However, I emphasise that that in no way diminishes the scale of the terrible individual and mass tragedies that occurred between 1915-16 and both before and after, as my hon. Friends the Members for Ealing, North and for Hendon (Mr. Dismore) have made clear. The key now is to ensure that the full truth about those events is brought to light and that both Armenia and Turkey look to the future.
In that context, my right hon. Friend Mr. MacShane, my distinguished predecessor as Minister for Europe, raised the need for an independent inquiry on the events of 1915-16 at a European Union ministerial meeting with Turkey in March 2005, in an attempt to promote a truth and reconciliation process. I share the view that the work of establishing truth, if it is indeed to help towards reconciliation, must be conducted as a joint exercise by the parties directly involved. Outsiders can commend the idea to them, but they should not try to do the work for them, as the doing of the work by the parties themselves is an important part of the confidence-building and reconciliation process.
Last year, shortly after that idea was proposed, Turkish Prime Minister Erdogan and the leader of the main Turkish opposition party joined forces to call for an impartial investigation by Armenian and Turkish historians of the allegations. I understand that the Armenians felt unable to accept the proposal at that time, but we believe the Turkish proposal to be a welcome signal that Turkey wishes to engage with its neighbour and re-examine the issue. My conclusion is that the idea, or some variant of it, is not at an end, but that further developments in the international situation will be needed before the idea can be explored again and constructively developed.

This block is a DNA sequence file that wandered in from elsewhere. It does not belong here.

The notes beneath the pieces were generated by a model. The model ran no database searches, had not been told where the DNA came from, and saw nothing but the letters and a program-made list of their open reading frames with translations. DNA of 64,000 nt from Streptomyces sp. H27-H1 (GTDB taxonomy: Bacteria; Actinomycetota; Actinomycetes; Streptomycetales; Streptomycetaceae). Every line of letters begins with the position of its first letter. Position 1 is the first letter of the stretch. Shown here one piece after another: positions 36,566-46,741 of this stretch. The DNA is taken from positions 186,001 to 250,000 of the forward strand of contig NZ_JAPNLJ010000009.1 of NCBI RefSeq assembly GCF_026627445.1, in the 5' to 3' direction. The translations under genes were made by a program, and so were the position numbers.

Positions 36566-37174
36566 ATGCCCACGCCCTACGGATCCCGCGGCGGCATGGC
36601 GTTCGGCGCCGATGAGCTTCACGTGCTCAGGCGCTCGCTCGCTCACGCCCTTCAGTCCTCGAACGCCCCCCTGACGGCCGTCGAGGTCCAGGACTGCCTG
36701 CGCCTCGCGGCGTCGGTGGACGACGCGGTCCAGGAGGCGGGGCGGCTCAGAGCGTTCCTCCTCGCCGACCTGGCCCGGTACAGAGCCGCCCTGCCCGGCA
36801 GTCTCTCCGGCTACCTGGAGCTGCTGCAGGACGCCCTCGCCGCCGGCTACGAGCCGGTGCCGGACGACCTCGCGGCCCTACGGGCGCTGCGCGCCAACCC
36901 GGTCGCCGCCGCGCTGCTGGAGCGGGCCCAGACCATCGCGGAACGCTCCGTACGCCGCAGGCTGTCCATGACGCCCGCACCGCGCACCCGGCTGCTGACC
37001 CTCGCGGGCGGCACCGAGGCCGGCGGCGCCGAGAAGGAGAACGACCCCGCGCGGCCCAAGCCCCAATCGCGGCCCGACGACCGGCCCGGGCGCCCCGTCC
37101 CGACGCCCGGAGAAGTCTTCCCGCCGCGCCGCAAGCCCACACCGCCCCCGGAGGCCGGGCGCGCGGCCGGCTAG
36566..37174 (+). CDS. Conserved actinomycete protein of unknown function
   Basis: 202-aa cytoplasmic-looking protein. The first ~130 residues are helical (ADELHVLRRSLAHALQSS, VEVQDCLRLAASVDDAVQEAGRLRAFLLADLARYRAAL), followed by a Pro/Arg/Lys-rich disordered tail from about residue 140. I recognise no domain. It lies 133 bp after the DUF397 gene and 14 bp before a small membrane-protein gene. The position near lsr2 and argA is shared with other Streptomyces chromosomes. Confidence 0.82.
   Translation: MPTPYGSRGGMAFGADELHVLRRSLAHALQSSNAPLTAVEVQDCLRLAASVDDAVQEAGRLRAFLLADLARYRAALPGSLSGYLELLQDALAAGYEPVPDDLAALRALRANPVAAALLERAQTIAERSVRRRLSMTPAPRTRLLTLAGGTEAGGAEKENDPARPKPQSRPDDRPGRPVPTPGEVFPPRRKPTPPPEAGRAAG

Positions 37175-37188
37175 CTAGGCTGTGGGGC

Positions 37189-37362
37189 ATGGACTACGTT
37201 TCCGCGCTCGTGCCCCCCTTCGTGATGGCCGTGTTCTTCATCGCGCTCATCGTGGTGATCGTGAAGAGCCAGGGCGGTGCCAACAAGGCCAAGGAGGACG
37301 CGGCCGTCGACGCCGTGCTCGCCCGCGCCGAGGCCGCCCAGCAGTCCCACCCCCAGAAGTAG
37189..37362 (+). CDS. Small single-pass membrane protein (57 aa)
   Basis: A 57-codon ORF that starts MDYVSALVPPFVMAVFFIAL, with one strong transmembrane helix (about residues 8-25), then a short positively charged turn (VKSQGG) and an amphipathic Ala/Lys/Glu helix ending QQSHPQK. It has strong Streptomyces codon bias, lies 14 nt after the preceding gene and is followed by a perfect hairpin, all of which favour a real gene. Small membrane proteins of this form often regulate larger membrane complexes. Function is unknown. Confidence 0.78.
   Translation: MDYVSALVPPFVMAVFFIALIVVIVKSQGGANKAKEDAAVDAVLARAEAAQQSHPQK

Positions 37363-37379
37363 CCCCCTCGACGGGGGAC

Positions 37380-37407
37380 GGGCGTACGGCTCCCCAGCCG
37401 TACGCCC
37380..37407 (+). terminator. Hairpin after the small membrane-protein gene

Obviously, I cannot give the House an absolute assurance that Armenia and Turkey will undertake to move relations forward this year or even the next, although I certainly hope that they will, but I commend to the House the idea that the resolution of the questions raised by my hon. Friend should be pursued through some kind of truth and reconciliation process undertaken by the people of Armenia and Turkey. This Government will continue to encourage the parties to embark on such a process. In the meantime, we should resist the temptation to pre-empt its conclusions.